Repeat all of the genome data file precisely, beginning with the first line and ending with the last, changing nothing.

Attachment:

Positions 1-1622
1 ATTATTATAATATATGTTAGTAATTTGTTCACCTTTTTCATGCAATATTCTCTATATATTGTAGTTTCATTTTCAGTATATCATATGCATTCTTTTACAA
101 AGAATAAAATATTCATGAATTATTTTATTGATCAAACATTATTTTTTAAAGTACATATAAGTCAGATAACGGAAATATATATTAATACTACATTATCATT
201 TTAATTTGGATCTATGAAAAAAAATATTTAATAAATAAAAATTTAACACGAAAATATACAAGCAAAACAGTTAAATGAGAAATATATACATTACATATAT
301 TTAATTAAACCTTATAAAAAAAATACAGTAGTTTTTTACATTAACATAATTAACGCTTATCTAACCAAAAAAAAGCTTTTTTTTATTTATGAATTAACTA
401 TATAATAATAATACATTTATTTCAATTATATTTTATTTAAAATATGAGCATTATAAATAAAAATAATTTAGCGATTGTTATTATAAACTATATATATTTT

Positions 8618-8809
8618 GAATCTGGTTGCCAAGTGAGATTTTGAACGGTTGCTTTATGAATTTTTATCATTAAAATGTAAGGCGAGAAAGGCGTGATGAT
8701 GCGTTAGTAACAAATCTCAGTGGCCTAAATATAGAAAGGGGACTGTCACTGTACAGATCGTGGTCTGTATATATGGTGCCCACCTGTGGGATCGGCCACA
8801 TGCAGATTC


Positions 1-1622
1 ATTATTATAATATATGTTAGTAATTTGTTCACCTTTTTCATGCAATATTCTCTATATATTGTAGTTTCATTTTCAGTATATCATATGCATTCTTTTACAA
101 AGAATAAAATATTCATGAATTATTTTATTGATCAAACATTATTTTTTAAAGTACATATAAGTCAGATAACGGAAATATATATTAATACTACATTATCATT
201 TTAATTTGGATCTATGAAAAAAAATATTTAATAAATAAAAATTTAACACGAAAATATACAAGCAAAACAGTTAAATGAGAAATATATACATTACATATAT
301 TTAATTAAACCTTATAAAAAAAATACAGTAGTTTTTTACATTAACATAATTAACGCTTATCTAACCAAAAAAAAGCTTTTTTTTATTTATGAATTAACTA
401 TATAATAATAATACATTTATTTCAATTATATTTTATTTAAAATATGAGCATTATAAATAAAAATAATTTAGCGATTGTTATTATAAACTATATATATTTT

Positions 8618-8809
8618 GAATCTGGTTGCCAAGTGAGATTTTGAACGGTTGCTTTATGAATTTTTATCATTAAAATGTAAGGCGAGAAAGGCGTGATGAT
8701 GCGTTAGTAACAAATCTCAGTGGCCTAAATATAGAAAGGGGACTGTCACTGTACAGATCGTGGTCTGTATATATGGTGCCCACCTGTGGGATCGGCCACA
8801 TGCAGATTC